Baylor College of Medicine

Weight loss doctor Houston

Body fat percentage vs. BMI - Which is important?

Taylor Barnes


Houston, TX -

The start of a new year for many means the start of a new health and fitness journey. Claire Edgemon, senior registered dietitian at Baylor College of Medicine, provides insight on how knowing your body fat percentage or your body mass index (BMI) can be used to help meet your goals. 

“Both body fat percentage and BMI are important to monitor. They give you a good starting point, but you don’t want to use BMI alone to make a health diagnosis or define body fat,” said Edgemon.

BMI, a quick and easy standard, measures a person’s weight compared to their height – this won’t include their muscle, bone or fat mass. She shares that a healthy BMI number for most people is under 25. A BMI of over 30 is classified as being obese.

“If BMI is used alone, it could be misleading about an individual’s health status,” Edgemon said.

A person can have a normal BMI and still have other health issues. Edgemon explains that since BMI only looks at height and weight, it is not a representation of what is going on metabolically; it is valuable to consider metrics such as blood pressure, glucose and cholesterol levels.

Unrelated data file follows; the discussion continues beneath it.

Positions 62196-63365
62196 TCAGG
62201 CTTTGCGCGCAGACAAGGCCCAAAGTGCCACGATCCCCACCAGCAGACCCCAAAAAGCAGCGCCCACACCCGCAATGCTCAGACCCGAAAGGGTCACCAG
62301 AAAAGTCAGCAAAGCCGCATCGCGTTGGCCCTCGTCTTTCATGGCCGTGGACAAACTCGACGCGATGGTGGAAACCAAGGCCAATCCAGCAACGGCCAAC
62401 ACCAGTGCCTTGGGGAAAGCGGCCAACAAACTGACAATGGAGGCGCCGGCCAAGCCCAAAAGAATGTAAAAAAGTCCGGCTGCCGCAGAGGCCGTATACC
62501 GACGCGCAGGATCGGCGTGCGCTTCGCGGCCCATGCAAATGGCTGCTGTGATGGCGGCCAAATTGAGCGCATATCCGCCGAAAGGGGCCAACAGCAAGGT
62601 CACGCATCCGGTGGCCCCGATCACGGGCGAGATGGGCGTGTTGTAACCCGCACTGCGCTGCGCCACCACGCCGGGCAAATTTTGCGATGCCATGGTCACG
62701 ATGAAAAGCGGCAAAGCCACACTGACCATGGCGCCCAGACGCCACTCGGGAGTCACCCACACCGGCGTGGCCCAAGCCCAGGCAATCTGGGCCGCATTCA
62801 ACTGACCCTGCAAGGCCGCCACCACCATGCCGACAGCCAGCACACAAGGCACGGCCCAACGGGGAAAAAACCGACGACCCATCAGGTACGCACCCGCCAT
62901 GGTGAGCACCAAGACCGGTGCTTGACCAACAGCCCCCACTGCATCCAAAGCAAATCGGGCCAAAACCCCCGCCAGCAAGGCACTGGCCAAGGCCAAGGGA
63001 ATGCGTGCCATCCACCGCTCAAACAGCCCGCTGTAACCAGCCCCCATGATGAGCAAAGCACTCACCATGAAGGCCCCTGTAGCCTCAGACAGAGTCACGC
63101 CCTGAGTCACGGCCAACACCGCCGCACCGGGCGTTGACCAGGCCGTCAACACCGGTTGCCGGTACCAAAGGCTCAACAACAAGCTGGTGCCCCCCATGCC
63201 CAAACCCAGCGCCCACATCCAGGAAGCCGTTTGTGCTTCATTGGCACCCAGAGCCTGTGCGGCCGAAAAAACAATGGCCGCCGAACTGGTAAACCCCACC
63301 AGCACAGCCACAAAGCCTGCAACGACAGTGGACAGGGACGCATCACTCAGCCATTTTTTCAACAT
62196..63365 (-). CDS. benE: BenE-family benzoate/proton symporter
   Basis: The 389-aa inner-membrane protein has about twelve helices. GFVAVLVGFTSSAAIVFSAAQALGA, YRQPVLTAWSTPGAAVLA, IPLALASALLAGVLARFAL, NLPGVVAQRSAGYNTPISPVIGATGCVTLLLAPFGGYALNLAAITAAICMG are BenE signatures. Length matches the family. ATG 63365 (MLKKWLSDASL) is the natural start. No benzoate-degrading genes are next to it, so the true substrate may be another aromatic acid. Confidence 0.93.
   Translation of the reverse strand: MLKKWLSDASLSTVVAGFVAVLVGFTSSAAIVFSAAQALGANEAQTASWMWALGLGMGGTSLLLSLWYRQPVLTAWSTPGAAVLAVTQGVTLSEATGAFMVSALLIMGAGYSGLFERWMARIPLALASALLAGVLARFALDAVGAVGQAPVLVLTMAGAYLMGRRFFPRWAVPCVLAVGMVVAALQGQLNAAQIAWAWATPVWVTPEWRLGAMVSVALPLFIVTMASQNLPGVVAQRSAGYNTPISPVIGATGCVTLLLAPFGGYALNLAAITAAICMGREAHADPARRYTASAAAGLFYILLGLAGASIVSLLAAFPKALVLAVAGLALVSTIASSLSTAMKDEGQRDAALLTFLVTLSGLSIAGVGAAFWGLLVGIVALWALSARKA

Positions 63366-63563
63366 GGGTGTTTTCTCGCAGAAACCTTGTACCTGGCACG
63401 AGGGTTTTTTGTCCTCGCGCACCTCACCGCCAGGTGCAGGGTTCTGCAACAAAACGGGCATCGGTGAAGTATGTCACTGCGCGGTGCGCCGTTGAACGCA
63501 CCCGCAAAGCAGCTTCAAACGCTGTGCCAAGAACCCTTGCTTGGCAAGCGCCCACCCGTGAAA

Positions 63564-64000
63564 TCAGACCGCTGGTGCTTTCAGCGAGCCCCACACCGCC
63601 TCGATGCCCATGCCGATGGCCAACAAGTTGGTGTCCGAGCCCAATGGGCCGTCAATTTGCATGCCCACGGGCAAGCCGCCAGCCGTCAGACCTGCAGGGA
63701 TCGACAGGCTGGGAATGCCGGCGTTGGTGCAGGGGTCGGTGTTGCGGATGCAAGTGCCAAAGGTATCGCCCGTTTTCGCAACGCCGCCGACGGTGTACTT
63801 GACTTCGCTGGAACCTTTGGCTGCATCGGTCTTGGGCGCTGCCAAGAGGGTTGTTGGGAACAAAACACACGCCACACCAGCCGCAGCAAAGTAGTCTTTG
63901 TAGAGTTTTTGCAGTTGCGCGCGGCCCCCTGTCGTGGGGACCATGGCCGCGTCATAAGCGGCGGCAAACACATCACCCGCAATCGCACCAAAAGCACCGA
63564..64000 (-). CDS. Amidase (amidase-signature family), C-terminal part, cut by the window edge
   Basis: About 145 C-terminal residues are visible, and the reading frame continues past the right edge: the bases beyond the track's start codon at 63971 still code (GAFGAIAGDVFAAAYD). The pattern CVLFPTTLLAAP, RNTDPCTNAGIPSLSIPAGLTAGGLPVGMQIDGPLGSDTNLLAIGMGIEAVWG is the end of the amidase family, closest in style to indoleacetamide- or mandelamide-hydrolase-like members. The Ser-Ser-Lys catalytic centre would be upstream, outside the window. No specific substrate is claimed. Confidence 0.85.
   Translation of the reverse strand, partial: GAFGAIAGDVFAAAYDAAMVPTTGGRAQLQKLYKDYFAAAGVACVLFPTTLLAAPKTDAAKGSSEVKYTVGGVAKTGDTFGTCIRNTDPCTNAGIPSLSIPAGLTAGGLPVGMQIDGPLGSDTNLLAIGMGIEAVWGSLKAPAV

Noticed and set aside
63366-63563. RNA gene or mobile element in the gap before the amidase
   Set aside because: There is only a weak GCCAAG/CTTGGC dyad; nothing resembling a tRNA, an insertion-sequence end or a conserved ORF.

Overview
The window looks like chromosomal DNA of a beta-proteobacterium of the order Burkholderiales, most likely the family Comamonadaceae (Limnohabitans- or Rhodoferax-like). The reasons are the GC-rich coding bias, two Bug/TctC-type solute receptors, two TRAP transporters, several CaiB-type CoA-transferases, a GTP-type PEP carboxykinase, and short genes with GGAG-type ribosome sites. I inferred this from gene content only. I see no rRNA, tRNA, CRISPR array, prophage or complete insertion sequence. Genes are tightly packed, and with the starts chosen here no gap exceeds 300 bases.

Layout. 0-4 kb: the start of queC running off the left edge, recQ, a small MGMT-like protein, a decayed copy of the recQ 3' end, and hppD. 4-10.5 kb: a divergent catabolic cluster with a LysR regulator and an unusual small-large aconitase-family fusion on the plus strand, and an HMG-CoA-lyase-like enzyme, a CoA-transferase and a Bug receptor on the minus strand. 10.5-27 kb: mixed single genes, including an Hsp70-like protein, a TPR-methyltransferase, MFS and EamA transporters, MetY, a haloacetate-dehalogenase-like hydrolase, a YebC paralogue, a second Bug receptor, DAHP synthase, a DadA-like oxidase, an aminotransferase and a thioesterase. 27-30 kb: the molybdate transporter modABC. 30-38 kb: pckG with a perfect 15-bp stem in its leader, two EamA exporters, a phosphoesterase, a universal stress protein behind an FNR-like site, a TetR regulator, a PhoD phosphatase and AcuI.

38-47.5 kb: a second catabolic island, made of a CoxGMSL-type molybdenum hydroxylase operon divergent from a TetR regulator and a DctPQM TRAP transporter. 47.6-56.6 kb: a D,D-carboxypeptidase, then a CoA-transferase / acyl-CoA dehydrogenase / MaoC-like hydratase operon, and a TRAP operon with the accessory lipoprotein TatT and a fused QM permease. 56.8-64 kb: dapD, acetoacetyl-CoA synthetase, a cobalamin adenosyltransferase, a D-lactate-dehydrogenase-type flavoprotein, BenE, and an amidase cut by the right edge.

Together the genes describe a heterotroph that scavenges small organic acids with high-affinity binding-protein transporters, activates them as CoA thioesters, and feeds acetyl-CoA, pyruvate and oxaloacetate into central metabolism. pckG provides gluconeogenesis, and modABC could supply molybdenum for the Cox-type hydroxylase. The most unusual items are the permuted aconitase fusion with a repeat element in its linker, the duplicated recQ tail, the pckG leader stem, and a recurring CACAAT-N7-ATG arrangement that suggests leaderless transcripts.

Body fat percentage is calculated by determining how much of a person’s weight is fat. A quick way to measure body fat percentage is to determine the circumference of the waist. Greater than 35 inches for women and greater than 40 inches for men indicates more abdominal fat and an increased health risk.

“There is a healthy range for body fat percentage, but there are differences to consider, like age or gender. A healthy body fat range is 25-31% for women and 18-24% for men; this doesn’t consider age or athletic status.”

To determine if you are a healthy weight, Edgemon suggests looking at both BMI and body fat percentage. Changes can be made by focusing on diet and exercise to maintain a healthy body fat percentage or BMI in the new year.

“The recommendation is 150 minutes of moderate activity per week, including muscle strengthening activities two or more days per week to increase your heart rate. Also, the more plant-based you go, the better. Fruits, vegetables, whole grains and lean meats are really good sources of nutrition,” Edgemon said.

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